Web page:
Nevin Manimala Statistics

Digital, Crowdsourced, Multilevel Intervention to Promote HIV Testing Among Men Who Have Sex With Men: Cluster Randomized Controlled Trial

J Med Internet Res. 2023 Oct 30;25:e46890. doi: 10.2196/46890.


BACKGROUND: Despite great efforts in HIV prevention worldwide, HIV testing uptake among men who have sex with men (MSM) remains suboptimal. The effectiveness of digital, crowdsourced, multilevel interventions in improving HIV testing is still unclear.

OBJECTIVE: The aim of this study was to evaluate the effect of a digital, crowdsourced, multilevel intervention in improving HIV testing uptake among MSM in China.

METHODS: We conducted a 2-arm cluster randomized controlled trial among MSM in 11 cities in Shandong province, China, from August 2019 to April 2020. Participants were men who were HIV seronegative or had unknown serum status, had anal sex with a man in the past 12 months, and had not been tested for HIV in the past 3 months. Participants were recruited through a gay dating app and community-based organizations from preselected cities; these cities were matched into 5 blocks (2 clusters per block) and further randomly assigned (1:1) to receive a digital, crowdsourced, multilevel intervention (intervention arm) or routine intervention (control arm). The digital multilevel intervention was developed through crowdsourced open calls tailored for MSM, consisting of digital intervention images and videos, the strategy of providing HIV self-testing services through digital tools, and peer-moderated discussion within WeChat groups. The primary outcome was self-reported HIV testing uptake in the previous 3 months. An intention-to-treat approach was used to examine the cluster-level effect of the intervention in the 12-month study period using generalized linear mixed models and the individual-level effect using linear mixed models.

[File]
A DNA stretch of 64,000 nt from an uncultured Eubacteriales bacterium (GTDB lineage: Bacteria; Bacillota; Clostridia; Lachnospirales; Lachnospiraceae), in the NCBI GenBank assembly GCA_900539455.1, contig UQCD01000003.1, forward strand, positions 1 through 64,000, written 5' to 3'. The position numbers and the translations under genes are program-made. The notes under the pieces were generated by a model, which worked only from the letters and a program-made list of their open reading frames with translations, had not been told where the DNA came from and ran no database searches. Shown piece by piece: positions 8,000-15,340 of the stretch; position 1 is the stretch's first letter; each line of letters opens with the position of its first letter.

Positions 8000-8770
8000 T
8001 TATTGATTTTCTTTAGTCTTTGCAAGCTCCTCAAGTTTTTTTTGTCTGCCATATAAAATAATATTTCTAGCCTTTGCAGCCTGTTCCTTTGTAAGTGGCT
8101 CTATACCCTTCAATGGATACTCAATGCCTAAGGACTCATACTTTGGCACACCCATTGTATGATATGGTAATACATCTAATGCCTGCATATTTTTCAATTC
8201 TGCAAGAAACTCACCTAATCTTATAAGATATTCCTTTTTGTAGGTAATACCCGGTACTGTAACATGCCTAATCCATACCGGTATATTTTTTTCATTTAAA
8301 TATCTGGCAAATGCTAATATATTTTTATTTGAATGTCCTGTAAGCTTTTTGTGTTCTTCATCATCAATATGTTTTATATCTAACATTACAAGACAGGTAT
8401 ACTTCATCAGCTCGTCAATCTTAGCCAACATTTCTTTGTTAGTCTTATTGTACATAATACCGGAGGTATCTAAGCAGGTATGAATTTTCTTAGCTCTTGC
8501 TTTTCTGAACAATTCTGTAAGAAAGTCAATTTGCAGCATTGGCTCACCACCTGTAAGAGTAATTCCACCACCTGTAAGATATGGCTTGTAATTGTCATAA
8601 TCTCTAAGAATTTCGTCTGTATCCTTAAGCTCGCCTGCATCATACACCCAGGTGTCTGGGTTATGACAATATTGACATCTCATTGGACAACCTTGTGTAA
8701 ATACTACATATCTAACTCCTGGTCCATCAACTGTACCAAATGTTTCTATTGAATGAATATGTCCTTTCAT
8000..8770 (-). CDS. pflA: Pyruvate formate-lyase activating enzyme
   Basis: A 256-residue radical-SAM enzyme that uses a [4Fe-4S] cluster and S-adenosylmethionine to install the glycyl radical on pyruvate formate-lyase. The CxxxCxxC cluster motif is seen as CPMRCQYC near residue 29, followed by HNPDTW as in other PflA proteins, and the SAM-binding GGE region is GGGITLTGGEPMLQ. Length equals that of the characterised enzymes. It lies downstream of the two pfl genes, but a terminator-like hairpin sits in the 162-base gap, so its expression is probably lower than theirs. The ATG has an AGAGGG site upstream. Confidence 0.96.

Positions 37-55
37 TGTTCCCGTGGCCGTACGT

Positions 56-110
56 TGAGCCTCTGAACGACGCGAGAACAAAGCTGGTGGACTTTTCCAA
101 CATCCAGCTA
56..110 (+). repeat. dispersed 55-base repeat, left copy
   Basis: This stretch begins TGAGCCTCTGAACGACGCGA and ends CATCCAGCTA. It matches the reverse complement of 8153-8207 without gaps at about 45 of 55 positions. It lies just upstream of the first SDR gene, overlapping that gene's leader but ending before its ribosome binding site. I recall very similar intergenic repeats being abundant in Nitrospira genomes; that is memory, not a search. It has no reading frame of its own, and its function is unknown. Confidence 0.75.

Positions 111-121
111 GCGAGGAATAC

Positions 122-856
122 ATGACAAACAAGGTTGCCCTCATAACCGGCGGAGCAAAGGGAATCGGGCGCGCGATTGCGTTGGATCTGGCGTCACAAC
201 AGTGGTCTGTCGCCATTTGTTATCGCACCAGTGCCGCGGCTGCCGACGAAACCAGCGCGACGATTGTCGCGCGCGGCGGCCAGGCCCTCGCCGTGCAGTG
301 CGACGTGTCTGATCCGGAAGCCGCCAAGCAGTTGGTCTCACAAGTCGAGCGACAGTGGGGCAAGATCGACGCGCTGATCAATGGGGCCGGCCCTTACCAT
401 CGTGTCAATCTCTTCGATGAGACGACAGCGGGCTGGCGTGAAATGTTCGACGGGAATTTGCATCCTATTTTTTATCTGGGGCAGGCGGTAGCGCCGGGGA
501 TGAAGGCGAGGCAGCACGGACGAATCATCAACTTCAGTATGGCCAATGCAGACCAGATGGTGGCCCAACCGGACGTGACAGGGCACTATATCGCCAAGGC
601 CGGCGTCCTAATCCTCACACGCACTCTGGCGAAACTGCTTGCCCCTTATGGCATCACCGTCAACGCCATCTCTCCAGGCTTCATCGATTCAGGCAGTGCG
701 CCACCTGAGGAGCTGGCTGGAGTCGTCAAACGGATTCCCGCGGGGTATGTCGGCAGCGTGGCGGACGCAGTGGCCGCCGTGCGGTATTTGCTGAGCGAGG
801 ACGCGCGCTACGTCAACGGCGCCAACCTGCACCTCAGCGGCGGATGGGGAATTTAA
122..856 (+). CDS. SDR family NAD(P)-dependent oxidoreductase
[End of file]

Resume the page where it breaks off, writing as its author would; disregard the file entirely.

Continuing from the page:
RESULTS: A total of 935 MSM were enrolled (404 intervention participants and 531 controls); 751 participants (80.3%) completed at least one follow-up survey. Most participants were younger than 30 years (n=601, 64.3%), single (n=681, 72.8%), had a college degree or higher (n=629, 67.3%), and had an HIV testing history (n=785, 84%). Overall, the proportion of testing for HIV in the past 3 months at the 3-, 6-, 9-, and 12-month follow-ups was higher in the intervention arm (139/279, 49.8%; 148/266, 55.6%; 189/263, 71.9%; and 171/266, 64.3%, respectively) than the control arm (183/418, 43.8%; 178/408, 43.6%; 206/403, 51.1%; and 182/397, 48.4%, respectively), with statistically significant differences at the 6-, 9-, and 12-month follow-ups. At the cluster level, the proportion of participants who had tested for HIV increased 11.62% (95% CI 0.74%-22.5%; P=.04) with the intervention. At the individual level, participants in the intervention arm had 69% higher odds for testing for HIV in the past 3 months compared with control participants, but the result was not statistically significant (risk ratio 1.69, 95% CI 0.87-3.27; P=.11).

CONCLUSIONS: The intervention effectively improved HIV testing uptake among Chinese MSM. Our findings highlight that digital, crowdsourced, multilevel interventions should be made more widely available for HIV prevention and other public health issues.

TRIAL REGISTRATION: Chinese Clinical Trial Registry ChiCTR1900024350;


PMID:37902831 | DOI:10.2196/46890

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